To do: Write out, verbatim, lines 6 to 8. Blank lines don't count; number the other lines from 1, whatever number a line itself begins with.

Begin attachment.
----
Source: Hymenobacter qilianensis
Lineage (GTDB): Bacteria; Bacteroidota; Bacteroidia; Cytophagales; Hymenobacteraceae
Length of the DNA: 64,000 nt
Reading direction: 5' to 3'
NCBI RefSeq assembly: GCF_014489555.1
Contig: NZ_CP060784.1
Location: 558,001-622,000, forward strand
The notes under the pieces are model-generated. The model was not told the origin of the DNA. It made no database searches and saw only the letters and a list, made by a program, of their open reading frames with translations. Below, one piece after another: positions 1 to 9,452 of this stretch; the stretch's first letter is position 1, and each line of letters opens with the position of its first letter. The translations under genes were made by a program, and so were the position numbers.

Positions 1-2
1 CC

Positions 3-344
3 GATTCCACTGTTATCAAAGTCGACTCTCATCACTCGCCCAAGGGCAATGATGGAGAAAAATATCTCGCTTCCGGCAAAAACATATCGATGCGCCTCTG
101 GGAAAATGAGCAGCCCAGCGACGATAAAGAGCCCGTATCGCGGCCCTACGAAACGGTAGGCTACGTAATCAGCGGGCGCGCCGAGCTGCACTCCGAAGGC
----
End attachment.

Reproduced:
Contig: NZ_CP060784.1
Location: 558,001-622,000, forward strand
The notes under the pieces are model-generated. The model was not told the origin of the DNA. It made no database searches and saw only the letters and a list, made by a program, of their open reading frames with translations. Below, one piece after another: positions 1 to 9,452 of this stretch; the stretch's first letter is position 1, and each line of letters opens with the position of its first letter. The translations under genes were made by a program, and so were the position numbers.